WNPR

Connecticut legislature

Chion Wolf

Today we’ll check in with Andrew Fleischman, the Chairman of the state education committee.  They considered Governor Malloy’s education reform bill this week - and depending on who you ask, the resulting document is “bold” or “gutted.”  

A bill aimed a reducing the numbers of Connecticut students arrested at school passed a legislative committee this week. Supporters of the measure say too many kids are being arrested for low-level, non-violent offenses.

Connecticut Judicial Branch data show that nearly 20% of the cases that ended up in juvenile court during the first six months of the current academic year began when kids were arrested at school.  

"41% of those were for breach of peace or disorderly conduct."

That’s Hannah Benton, staff attorney with the Center for Children’s Advocacy.

The legislature’s Education Committee has passed a revised version of Governor Malloy’s proposed school reform bill.  

Speaking before last night’s vote, co-chair Andrew Fleischmann said members of the education committee respect the Governor’s broad vision on school reform and sought to fine tune and improve the measure.

Connecticut is a step closer to Sunday alcohol sales, after a key committee voted in favor of the measure. But the bill leaves in place many protections for small package stores worried about sweeping deregulation. WNPR’s Harriet Jones reports.

This has been one of the consuming issues in this short legislative session – one that prompted a marathon 12-hour public hearing before the General Law Committee. Republic state Senator John Kissell said it was an extraordinary day.

Governor Malloy has declared Connecticut open for business. But many business lobbyists continue to say it’s one of the least business friendly states in the nation.  So who’s right?  WNPR’s Harriet Jones takes a look at a new analysis of Connecticut’s competitiveness.

This year’s debate over the minimum wage has crystallized a lot of views of Connecticut’s legislature as anti-business.

Greg Robleto (Flickr Creative Commons)

With gas prices in Connecticut hovering around $4/gallon for regular unleaded, Democratic leaders in the general assembly have come up with a proposal to offer some relief at the pump.

Connecticut, like every state trying to reduce health care spending, is looking closely at how it cares for people with chronic conditions.

Gov. Dannel Malloy has promised to move more than 5,000 poor and disabled patients out of nursing homes in five years.

Last year, Republican Linda McMahon ran unsuccessfully for the U-S Senate seat now held by Democrat Richard Blumenthal. She's running again -- this time for the seat being vacated by Independent Senator Joseph Lieberman.  WNPR's Jeff Cohen reports. McMahon -- the former wrestling executive -- held a press conference yesterday to present her six-point jobs plan.  The proposal includes a middle class tax cut for individuals and families, a reduction in the business tax rate, and an effort to restrain federal borrowing, debt, and spending.

Connecticut, like every state trying to reduce health care spending, is looking closely at how it cares for people with chronic conditions.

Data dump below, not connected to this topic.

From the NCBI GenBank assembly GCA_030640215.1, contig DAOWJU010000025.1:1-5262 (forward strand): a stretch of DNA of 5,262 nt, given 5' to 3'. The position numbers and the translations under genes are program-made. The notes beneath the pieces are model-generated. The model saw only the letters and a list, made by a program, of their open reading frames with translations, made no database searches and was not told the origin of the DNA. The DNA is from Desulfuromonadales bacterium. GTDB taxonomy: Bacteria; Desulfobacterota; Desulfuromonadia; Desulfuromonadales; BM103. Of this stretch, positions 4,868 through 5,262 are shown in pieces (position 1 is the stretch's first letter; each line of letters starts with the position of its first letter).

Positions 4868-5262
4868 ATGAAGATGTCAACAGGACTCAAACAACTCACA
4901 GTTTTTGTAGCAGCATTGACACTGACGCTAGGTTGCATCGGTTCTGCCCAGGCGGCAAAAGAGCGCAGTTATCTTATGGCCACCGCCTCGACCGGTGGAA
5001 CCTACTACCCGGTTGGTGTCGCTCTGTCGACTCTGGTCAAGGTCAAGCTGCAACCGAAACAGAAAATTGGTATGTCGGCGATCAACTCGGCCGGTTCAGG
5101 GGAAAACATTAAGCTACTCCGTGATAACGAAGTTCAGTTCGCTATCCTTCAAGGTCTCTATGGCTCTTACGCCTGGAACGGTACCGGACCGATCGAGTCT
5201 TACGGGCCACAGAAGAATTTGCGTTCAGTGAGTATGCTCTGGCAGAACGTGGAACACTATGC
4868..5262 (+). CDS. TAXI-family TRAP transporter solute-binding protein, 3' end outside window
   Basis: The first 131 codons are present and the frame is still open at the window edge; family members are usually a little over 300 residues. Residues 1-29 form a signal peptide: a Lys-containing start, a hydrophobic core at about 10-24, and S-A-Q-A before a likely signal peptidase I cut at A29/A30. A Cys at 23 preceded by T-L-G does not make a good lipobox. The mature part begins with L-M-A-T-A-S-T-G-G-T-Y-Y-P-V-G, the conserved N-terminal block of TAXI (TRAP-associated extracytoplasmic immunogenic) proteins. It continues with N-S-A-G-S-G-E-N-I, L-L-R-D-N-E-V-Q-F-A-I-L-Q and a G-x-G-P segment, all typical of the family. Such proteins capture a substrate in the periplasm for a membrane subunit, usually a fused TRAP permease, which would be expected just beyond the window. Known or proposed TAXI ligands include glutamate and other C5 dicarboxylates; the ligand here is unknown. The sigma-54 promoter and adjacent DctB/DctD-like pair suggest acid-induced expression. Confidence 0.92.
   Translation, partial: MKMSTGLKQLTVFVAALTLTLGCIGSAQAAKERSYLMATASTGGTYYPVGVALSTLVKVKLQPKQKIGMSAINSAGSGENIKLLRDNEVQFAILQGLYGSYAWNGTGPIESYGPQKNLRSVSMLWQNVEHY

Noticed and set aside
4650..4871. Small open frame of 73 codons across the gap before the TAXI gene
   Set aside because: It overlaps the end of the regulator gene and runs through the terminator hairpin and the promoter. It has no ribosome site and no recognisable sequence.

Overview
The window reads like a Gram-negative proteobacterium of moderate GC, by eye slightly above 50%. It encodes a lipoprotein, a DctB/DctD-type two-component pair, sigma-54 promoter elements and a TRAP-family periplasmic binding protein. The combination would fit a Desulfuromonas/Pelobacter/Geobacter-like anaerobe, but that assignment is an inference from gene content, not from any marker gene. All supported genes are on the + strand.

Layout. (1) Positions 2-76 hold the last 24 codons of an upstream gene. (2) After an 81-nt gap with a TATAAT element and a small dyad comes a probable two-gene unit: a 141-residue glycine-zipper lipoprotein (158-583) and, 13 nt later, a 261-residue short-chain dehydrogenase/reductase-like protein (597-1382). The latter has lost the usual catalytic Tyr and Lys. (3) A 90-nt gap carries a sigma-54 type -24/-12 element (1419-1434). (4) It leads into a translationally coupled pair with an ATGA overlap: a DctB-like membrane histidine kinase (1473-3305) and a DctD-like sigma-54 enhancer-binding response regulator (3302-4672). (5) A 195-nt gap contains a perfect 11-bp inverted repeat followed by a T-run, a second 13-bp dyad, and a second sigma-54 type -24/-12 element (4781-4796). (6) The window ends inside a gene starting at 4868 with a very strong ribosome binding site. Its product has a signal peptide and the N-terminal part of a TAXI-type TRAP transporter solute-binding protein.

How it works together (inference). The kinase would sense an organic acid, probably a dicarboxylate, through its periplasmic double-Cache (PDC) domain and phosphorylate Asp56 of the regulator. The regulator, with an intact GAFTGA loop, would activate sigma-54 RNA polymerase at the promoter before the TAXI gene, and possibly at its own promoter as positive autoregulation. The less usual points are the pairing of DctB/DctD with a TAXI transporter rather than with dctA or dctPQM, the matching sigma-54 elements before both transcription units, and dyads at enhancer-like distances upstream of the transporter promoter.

Gov. Dannel Malloy has promised to move more than 5,000 poor and disabled patients out of nursing homes in five years.

Officials from UConn and the Board of Regents meet this week with legislators and advocates for victims of sexual assault to discuss a bill that would change the way college campuses respond to sexual violence.  

The federal Clery Act spells out how colleges and universities nationwide are expected to respond to sexual violence on campus. The Connecticut bill would make changes to the way schools hold internal disciplinary hearings, and would require prevention programming for students and faculty.

Harriet Jones

In the past, attempts to reform Connecticut’s blue laws have been dominated by one simple issue – Sunday alcohol sales. But the bill before the legislature this year takes the debate much further. And it has the package store industry in uproar. WNPR’s Harriet Jones reports.

Here at the Legislative Office Building with the session in full swing, many of the conversations are about one thing.

“This has been such a significant issue in the building.”

What Does The Word "Similar" Mean For Tort Reform?

Mar 7, 2012

INTRO: Connecticut legislators are discussing a bill that would make some changes to the way plaintiffs can file medical malpractice lawsuits in the state. WNPR’s Neena Satija reports on the testimony heard today by the Senate Judiciary Committee.

Diane Orson

Connecticut lawmakers joined civil rights groups at the capitol Monday to call for an overhaul of the state’s racial profiling law.

This follows a federal investigation into discriminatory policing in East Haven, and a separate racial profiling report by the Hartford Courant.

Helping Victims of Domestic Violence

Feb 27, 2012

Connecticut legislators met on Monday to discuss how the state can do a better job helping victims of domestic violence. 

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